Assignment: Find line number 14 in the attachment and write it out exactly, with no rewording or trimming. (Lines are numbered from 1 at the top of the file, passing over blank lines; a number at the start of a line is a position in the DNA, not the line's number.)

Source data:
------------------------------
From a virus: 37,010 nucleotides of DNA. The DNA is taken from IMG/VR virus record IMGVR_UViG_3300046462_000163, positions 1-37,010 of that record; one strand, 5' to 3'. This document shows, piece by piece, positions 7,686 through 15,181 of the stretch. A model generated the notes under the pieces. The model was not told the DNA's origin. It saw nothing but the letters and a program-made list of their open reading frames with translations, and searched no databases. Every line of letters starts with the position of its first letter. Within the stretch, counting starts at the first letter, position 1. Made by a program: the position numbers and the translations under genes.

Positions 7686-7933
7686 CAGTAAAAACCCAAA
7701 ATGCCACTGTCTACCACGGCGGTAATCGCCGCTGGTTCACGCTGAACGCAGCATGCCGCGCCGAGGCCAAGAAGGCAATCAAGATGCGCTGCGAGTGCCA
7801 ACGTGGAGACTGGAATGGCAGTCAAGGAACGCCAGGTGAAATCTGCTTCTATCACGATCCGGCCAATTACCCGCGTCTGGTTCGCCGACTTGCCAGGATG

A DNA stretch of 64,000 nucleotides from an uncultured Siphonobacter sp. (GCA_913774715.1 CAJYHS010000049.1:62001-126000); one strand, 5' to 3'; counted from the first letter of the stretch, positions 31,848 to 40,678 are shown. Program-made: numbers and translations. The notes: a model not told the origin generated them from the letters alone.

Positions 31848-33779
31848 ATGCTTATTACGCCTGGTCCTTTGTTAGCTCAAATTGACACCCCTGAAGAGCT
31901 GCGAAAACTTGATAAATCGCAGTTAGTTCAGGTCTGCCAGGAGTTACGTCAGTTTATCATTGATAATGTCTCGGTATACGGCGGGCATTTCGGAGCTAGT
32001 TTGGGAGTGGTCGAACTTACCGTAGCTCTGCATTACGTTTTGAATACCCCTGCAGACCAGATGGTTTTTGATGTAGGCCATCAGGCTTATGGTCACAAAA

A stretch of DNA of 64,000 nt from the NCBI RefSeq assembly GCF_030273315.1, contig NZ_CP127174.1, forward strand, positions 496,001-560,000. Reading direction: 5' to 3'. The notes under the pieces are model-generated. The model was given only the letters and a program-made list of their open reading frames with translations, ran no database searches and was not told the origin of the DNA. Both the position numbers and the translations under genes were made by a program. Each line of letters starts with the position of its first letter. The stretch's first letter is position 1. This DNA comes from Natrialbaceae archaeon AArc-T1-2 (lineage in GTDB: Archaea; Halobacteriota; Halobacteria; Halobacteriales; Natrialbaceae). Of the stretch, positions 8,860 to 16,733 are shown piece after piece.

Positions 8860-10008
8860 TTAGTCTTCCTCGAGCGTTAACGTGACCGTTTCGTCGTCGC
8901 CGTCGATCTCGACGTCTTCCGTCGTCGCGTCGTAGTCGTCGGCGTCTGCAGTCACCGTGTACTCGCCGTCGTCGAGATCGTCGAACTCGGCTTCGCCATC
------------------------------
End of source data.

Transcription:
8901 CGTCGATCTCGACGTCTTCCGTCGTCGCGTCGTAGTCGTCGGCGTCTGCAGTCACCGTGTACTCGCCGTCGTCGAGATCGTCGAACTCGGCTTCGCCATC